“In search of a new center in the culture war” [Damon Linker, The Week]. “For much of the past four decades, the American center has been defined by its broadly libertarian outlook on both economic and social issues. To be a centrist Democrat, a centrist Republican, or a centrist independent has been to favor keeping taxes relatively low, regulations relatively minimal, international trade relatively free, and government services and benefits intact and in place while not expanding them very far into new areas. It has also meant supporting abortion rights and eventually gay marriage and transgender rights, and favoring, for both moral and economic reasons, high levels of immigration. Yet a comprehensive survey of voters in the 2016 election has revealed that very few people actually support this combination of libertarian policies — and that lots of people favor the ideologically opposite position: relatively progressive on the economy and relatively conservative on social issues.” • Hoo boy.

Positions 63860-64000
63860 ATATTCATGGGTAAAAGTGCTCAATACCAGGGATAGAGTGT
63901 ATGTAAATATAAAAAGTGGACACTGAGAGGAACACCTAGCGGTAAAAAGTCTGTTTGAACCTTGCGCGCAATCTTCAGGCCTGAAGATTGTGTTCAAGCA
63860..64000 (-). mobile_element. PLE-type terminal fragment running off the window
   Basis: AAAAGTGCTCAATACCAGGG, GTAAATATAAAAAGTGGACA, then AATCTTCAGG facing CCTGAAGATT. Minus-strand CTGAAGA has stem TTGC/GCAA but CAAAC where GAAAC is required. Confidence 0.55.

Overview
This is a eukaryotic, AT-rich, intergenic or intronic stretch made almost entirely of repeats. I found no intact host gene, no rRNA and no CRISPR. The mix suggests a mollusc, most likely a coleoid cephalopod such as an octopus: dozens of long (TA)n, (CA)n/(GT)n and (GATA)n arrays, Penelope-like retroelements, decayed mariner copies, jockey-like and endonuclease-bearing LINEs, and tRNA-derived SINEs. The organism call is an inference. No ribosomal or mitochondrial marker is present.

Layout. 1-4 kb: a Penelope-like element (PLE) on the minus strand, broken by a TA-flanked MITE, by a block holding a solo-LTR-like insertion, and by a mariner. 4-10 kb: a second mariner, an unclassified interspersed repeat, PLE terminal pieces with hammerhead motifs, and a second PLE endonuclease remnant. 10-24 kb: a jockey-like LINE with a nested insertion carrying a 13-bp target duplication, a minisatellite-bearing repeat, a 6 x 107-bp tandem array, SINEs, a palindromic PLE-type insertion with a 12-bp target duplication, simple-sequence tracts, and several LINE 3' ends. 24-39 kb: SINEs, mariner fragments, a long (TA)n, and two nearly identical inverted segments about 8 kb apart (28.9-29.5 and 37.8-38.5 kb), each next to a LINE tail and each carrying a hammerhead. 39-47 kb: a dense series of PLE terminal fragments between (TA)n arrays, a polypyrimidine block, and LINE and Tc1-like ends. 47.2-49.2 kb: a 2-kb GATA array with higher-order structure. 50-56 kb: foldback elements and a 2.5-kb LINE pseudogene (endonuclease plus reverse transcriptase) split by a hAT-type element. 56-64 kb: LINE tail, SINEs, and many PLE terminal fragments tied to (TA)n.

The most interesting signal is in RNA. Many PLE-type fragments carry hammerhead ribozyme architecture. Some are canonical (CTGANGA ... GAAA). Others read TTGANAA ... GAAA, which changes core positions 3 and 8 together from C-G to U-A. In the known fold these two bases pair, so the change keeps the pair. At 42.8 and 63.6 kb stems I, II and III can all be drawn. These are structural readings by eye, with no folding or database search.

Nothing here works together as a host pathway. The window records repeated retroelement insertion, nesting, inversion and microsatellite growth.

“Reading Mobilization” [Inside Higher Ed]. • Interesting discussion of the difference in signage between the 1963 March on Washington, and the National Women’s March. In 1963: “The organizers kept the event unified and on message through printed signs calling for school integration, full citizenship, a higher minimum wage and a few other agreed-upon demands. No unauthorized placards were allowed.” So no debacles like: “If Hillary were president, we’d be at brunch right now.” Iconic though that was.
“Open the Jeffrey Epstein files. All of them.” [WaPo]. “It is time to uncover all the hidden secrets in the sordid matter of Jeffrey Epstein, the wealthy sex offender with a stable of high-placed friends. Pull up the floorboards and see what slithers or scurries into the light… For example: What do the FBI and Main Justice know about the strange failure of New York’s district attorney to vigorously investigate alleged sex trafficking at Epstein’s Manhattan townhouse and “modeling agency”? What have the feds heard about Epstein’s conduct at his New Mexico ranch and aboard his private jet? Has there been any contact with law enforcement in the U.S. Virgin Islands, where Epstein owns a private compound visited by the likes of former president Bill Clinton and numerous rich-guy moguls?” • Sounds bipartisan!
Productivity and Costs, Q4 2018: “A key vital sign for the U.S. economy is favorable as nonfarm productivity rose at a higher-than-expected annual rate” [Econoday]. “However you look at it, U.S. output is growing at a healthy rate and wages, as cited by Jerome Powell, are beginning to show improvement.”